"No lease - no grease"
Leonard Le BlancThose of us outside offshore exploration and production operations have no idea of the costly risks and unpredictable nature of bidding for government leases/licenses and drilling for oil and gas. Other than rare windfalls, the business is characterized by continuous attempts to rescue profits from disaster.
The closest replica of this type of business risk is a leasing simulation game developed by Conoco for internal education uses. The game models actual leasing and drilling risks. Here are some of the simulated realities:
- Walk-away profits are the primary objective of the game, after the leasing, seismic evaluation, drilling, and production are concluded - not the number of leases gained, nor discoveries made, nor money saved.
- The second priority in the game is to win the most desirable leases. Conoco's internal advisory - "no lease - no grease" - which is certainly true for producers with downstream operations, places that goal in clear perspective.
- The third priority is laying-off risk. Deal-making and partnering among producers and suppliers are critical and necessary functions in leasing and drilling.
- Producers winning too many lease tracts (certainly an accident) often have to deal with a terrible reality - there is not enough money in the budget to drill the needed wells.
- Producers failing to win enough lease tracts have leftover cash - a commodity prized by companies that have spent most of their exploration budgets on leases.
- Producers with drilling units under contract and few tracts in their leasing portfolios are naturally attractive to producers with the opposite dilemma.
- Diversification is wonderful, but not in leasing. Concentration and focus are critical to understanding geologic trends, charting "sweet spots," and estimating competitive strength for the desired tracts.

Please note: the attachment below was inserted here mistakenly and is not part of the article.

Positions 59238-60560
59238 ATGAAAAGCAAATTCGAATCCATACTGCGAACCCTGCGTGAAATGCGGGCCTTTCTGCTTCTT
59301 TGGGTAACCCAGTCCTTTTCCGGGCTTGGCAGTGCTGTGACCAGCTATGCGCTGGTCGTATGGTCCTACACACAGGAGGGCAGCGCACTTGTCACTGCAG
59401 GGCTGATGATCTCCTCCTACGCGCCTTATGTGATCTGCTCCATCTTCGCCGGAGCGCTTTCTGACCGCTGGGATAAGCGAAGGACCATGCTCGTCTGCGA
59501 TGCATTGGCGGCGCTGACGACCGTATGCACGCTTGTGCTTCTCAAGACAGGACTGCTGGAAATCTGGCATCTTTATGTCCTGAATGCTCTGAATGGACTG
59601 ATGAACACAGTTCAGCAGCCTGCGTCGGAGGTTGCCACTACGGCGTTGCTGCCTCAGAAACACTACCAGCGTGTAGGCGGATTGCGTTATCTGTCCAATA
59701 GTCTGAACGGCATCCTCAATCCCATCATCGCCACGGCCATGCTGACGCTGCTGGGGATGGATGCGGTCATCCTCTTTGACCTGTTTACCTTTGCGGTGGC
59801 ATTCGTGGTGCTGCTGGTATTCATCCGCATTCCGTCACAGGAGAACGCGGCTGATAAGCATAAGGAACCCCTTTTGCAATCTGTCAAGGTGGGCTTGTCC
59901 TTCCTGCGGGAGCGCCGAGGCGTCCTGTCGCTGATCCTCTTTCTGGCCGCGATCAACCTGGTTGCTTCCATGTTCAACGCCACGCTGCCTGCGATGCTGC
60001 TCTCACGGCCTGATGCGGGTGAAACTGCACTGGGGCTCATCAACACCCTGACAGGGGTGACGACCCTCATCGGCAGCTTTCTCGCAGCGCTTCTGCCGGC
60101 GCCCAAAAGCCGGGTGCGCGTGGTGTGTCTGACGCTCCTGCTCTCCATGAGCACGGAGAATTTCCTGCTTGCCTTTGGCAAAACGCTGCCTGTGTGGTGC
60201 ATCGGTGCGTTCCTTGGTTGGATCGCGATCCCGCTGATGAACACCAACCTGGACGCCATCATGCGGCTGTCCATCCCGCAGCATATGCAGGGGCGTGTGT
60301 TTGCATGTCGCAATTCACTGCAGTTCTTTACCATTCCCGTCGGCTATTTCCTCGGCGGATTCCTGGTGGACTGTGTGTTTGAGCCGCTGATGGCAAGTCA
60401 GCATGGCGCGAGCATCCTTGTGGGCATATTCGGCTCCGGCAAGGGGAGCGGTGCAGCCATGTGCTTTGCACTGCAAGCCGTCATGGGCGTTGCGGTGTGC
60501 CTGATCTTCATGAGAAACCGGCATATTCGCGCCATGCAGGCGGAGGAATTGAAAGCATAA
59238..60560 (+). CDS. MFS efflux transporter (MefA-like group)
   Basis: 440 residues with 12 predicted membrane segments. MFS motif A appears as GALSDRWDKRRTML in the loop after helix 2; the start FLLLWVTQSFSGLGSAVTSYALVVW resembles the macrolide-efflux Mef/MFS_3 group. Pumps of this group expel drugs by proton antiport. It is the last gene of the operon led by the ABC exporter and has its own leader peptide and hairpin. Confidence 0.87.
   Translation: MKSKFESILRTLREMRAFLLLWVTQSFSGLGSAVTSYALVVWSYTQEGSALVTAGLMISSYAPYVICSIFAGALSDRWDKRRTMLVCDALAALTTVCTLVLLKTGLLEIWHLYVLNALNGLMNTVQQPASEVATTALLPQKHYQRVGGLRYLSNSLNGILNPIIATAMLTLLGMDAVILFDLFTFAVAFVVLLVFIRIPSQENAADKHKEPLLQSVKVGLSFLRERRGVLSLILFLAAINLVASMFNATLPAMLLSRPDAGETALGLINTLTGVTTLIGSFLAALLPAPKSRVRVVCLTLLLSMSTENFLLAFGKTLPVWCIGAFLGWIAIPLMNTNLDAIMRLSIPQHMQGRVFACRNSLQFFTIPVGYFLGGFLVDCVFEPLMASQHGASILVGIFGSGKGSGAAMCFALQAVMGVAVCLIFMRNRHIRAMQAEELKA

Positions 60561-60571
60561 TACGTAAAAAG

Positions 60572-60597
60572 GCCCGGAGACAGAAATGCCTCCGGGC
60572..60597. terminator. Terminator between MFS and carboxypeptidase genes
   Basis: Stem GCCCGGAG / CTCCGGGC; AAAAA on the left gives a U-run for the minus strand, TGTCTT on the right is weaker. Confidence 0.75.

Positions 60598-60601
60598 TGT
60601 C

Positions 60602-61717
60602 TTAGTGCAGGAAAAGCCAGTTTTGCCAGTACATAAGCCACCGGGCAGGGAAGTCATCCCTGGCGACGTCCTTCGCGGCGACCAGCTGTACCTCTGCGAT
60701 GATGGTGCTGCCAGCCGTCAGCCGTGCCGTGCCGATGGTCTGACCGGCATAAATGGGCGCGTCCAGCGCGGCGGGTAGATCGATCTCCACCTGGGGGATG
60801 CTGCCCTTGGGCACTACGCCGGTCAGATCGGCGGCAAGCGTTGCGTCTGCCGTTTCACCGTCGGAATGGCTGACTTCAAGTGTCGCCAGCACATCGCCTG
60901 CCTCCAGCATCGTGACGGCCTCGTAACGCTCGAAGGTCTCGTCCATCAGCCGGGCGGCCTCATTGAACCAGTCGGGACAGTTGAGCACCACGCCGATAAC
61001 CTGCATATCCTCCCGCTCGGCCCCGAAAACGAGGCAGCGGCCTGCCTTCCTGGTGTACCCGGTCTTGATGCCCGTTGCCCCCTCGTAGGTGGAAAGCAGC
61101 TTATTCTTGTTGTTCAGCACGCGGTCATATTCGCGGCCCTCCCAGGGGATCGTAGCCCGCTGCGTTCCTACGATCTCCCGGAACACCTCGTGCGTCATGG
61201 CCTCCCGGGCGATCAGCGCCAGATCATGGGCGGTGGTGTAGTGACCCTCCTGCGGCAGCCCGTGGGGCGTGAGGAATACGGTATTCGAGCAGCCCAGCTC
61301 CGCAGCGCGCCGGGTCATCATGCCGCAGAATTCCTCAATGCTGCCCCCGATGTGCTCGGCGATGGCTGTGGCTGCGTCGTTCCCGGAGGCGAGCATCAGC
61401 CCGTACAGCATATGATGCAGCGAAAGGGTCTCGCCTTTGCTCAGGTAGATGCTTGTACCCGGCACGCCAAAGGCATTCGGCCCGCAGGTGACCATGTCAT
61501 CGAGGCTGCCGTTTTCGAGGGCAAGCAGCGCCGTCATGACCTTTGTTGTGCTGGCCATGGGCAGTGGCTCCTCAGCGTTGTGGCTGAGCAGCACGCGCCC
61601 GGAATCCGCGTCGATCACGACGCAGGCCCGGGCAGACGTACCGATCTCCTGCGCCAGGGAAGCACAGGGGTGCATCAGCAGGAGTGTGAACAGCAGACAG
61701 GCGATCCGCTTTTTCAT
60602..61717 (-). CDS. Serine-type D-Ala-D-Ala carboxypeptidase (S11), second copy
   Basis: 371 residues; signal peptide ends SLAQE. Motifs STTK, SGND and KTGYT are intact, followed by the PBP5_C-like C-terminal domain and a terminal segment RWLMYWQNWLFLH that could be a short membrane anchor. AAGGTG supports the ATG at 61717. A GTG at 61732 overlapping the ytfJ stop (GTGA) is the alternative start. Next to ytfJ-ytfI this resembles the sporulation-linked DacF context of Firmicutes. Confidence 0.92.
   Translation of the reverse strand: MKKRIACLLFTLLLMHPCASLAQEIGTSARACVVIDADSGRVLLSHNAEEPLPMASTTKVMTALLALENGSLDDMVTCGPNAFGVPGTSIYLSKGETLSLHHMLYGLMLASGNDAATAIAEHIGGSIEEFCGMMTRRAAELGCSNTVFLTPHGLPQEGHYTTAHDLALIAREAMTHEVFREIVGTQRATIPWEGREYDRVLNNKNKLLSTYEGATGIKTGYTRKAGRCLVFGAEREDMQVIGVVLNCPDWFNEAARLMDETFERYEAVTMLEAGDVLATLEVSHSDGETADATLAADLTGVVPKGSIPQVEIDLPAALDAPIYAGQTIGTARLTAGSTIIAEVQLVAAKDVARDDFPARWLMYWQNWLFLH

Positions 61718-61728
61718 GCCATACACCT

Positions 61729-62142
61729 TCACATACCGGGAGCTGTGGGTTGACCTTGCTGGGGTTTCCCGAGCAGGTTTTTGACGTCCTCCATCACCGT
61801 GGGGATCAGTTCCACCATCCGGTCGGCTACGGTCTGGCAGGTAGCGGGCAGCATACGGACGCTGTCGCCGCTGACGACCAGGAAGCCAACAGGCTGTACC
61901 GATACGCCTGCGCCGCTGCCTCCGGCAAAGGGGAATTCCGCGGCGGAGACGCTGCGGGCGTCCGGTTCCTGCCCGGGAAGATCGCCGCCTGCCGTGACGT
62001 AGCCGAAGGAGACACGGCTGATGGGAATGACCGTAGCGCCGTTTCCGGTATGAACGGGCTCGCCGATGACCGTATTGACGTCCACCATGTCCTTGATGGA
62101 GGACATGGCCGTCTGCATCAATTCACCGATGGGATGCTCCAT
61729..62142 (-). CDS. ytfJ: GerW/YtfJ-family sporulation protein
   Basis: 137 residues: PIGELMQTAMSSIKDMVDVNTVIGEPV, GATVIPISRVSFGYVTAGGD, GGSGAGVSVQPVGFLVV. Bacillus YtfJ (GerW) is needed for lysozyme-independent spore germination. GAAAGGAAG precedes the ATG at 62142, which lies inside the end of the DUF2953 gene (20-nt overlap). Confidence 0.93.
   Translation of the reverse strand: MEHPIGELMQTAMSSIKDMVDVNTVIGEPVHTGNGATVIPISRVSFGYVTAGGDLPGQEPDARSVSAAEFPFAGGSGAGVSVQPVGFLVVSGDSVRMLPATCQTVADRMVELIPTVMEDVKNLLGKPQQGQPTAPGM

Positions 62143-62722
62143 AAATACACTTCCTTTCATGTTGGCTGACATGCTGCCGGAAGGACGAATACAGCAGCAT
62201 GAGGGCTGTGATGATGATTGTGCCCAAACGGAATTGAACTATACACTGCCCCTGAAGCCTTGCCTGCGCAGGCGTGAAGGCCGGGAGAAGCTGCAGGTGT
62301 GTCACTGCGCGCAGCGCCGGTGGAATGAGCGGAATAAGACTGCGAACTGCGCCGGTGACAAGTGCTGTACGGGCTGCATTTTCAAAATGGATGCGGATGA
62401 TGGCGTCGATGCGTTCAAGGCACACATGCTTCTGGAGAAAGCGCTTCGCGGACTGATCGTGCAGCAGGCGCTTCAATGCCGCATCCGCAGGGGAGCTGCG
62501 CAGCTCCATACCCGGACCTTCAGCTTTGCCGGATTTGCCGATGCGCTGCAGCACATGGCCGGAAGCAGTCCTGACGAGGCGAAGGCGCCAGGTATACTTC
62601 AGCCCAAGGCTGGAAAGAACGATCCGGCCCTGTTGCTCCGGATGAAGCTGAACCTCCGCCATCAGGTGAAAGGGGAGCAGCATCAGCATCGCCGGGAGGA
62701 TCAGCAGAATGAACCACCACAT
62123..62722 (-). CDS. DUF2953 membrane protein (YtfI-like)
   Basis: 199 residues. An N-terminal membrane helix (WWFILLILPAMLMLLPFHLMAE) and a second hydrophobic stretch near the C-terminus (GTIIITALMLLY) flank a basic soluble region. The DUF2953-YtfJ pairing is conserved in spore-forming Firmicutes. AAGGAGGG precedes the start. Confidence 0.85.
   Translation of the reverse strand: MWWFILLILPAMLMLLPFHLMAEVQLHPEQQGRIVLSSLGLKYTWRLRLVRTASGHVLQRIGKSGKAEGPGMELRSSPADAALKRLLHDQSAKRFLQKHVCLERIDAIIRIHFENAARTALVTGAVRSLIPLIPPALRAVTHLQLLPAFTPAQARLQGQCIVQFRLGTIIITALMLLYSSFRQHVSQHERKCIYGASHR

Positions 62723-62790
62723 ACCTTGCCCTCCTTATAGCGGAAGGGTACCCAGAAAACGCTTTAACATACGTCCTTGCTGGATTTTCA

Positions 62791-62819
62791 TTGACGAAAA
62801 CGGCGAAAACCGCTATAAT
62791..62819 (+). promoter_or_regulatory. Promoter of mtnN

- Tract winners who leave too much bid money on the table (difference between the winning and second bids) are valued only by the governments sponsoring lease sales.
Because the average human psyche is attracted to game playing and competition where excitement is high and actual losses are only reputational, the simulation game has tremendous potential as an informational tool and perception corrector.
Science and truthThe scientific research community consistently earns the highest public approval ratings of all groups in the US and Europe. Most admired is science's honest search for truth and reality, and the scientific method and peer review process disciplining that search.
The petroleum industry usually feels an unwavering allegiance to scientific methods and findings. However, as it negotiates the twists, turns, and reverses of new discoveries, science may take the petroleum industry in an uncomfortable direction, especially if oil and gas use are found to negatively influence the environment.
Even so, such findings may not be negative over the long run. If the past is any guide, what happens is that as soon as scientific findings doom certain products or functions, technical entrepreneurship generates alternatives to make use of existing infrastructure and repair economic discontinuities. As pure as the scientific discovery process seems to be, there are two disturbing influences inherent in the practice:
- Some researchers - fortunately not many - make premature judgements in an effort to gain first professional or public recognition, or simply to obtain new or renewed funding for research.
- While no single researcher or gathering of scientists controls peer approval, some groups outside the community sometimes are successful in influencing public acceptance of unsupported findings.
The scientific community and the energy industries need to pay attention to these influences and how they disrupt the scientific process. At the same time, the petroleum industry's allegiance to science also means that business flexibility will have to be a constant companion far into the next century.
Copyright 1998 Oil & Gas Journal. All Rights Reserved.